TODAY: Putin’s annual marathon press conference takes place; focus so far on positive economic indicators; President content that Americans sympathise with his views on Trump; is unconcerned by the President-elect’s nuclear expansion statements; is Russia tampering with upcoming European elections? Citizens will need prescriptions to access medicine containing alcohol; doping scandal continues to claim victims; Arctic oil development poses risk to local inhabitants.
Vladimir Putin’s annual press conference is underway. Live blogs are offered here and here. In the presence of roughly 1500 journalists, thus far the President has focused on the economy, which is, he says, ‘developing positively’, citing real wages increasing and capital flight decreasing. He has noted in particular the strength of the agricultural sector, predicting a post-Soviet record for this year’s harvest and growth in machine building. Beginning to touch upon the issue of the Trump election, he has apparently stated his satisfaction that many Americans agree with ‘him on how the world works and on traditional values’. He also believes that Clinton should ‘lose with dignity’. The President is nonplussed about Trump’s statements about the U.S. expanding its nuclear arsenal. At an end-of-year meeting at the Defense Ministry, Putin asserted that Russia’s military is strong enough to repel any potential attacker but must be prepared to ‘adjust plans to neutralize potential threats to our country’.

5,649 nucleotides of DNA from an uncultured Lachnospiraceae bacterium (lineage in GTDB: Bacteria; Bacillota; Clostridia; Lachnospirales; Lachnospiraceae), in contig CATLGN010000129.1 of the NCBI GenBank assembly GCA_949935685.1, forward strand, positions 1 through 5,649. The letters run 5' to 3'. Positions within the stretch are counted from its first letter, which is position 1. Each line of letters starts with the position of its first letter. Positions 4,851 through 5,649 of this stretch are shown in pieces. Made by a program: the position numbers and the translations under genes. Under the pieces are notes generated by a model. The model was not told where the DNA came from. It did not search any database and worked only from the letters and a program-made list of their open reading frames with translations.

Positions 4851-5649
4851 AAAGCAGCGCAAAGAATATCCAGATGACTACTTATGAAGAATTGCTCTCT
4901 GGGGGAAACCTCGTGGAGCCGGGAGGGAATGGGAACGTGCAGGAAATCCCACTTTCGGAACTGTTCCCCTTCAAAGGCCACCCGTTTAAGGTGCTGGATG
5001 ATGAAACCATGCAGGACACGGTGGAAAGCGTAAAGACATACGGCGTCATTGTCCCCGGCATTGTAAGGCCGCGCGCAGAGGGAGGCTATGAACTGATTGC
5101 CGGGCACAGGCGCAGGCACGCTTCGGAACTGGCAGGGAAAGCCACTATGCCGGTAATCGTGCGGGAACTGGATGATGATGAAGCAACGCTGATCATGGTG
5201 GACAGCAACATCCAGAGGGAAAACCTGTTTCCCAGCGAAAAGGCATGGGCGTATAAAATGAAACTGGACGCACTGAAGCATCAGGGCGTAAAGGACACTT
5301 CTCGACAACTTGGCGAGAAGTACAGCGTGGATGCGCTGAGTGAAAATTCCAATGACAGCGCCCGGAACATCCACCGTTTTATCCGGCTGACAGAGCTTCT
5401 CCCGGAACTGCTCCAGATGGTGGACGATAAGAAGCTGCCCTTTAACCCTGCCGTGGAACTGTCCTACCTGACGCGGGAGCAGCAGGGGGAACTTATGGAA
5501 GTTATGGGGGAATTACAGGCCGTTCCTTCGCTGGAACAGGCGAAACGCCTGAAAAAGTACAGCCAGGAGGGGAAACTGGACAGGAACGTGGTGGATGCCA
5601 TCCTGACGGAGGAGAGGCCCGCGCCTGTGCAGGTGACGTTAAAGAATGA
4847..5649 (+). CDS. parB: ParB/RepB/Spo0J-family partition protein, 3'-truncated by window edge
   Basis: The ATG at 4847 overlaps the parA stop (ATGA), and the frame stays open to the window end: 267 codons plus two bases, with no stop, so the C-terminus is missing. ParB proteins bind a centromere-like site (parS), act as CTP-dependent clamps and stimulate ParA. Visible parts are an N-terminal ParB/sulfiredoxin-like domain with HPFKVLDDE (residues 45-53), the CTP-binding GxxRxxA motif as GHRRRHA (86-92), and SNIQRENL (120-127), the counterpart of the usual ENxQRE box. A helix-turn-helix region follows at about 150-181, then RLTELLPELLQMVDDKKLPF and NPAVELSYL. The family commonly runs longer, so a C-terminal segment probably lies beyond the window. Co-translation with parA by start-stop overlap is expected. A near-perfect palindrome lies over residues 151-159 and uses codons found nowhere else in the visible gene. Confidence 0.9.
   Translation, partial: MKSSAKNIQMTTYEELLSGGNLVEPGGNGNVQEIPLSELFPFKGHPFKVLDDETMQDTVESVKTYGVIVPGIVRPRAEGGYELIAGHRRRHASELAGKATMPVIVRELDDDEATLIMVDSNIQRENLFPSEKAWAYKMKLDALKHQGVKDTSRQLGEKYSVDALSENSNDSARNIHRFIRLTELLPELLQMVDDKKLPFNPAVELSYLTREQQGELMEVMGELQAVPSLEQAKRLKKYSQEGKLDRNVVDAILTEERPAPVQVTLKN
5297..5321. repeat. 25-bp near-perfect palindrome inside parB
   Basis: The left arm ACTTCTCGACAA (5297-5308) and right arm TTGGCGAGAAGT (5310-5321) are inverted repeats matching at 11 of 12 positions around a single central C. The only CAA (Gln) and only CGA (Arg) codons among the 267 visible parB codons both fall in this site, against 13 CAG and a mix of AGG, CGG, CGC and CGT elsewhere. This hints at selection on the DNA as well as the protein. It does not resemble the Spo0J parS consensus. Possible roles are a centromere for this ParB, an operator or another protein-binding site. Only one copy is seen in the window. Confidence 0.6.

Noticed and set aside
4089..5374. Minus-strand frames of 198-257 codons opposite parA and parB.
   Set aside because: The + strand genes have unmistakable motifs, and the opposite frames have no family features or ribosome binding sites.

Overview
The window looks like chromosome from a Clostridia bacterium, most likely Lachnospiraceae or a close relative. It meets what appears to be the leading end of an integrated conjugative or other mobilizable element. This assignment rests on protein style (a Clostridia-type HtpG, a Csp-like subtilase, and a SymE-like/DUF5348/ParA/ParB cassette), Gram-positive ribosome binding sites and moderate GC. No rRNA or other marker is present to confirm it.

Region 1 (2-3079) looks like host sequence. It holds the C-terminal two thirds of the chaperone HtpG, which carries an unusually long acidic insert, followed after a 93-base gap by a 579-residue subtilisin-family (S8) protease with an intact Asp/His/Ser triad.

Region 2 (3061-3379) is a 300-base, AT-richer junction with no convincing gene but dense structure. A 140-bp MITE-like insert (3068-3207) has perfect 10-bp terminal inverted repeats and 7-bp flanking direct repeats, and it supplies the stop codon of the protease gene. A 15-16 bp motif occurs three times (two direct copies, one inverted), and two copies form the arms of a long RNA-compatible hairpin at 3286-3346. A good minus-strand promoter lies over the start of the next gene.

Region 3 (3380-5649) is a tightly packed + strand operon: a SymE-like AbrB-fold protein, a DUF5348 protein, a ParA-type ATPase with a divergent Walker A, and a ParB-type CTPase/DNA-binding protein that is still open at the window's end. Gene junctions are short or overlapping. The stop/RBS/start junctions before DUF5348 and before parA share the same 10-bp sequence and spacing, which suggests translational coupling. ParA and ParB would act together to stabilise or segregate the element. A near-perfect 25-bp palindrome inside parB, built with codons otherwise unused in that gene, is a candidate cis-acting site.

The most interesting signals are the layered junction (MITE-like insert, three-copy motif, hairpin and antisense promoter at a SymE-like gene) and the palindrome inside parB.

Bloomberg’s Digital Defense webcast examines the possibility that Russia may already be interfering with elections coming up in France, Germany and the Netherlands. Bloomberg also offers a useful Q&A on allegations of Russian hacking in the U.S. elections. Journalist and historian Anne Applebaum describes here her firsthand experience of being the victim of a Kremlin misinformation campaign. Following the poisoned bath tincture deaths in Siberia, Russians will be required to have a prescription to purchase medicines which contain alcohol in an attempt to thwart their use as cheap alternatives to vodka.
Despite its E.U. aspirations, Serbia is looking to deepen military cooperation with Russia, a sentiment reciprocated by Russian Defense Minister Army General Sergey Shoigu. The ongoing doping scandal has cost Russia hosting rights to two international sporting event – the World Cup biathlon meeting and a speed skating meet both scheduled for March. The Guardian examines the plight of the Arctic-dwelling Nenets people whose livelihoods are at risk as a result of plans to build an oil terminal on the Tanalau cape.
PHOTO: Russian President Vladimir Putin’s 12th annual press conference includes 1,500 selected journalists in the audience in Moscow. (RFE/RL)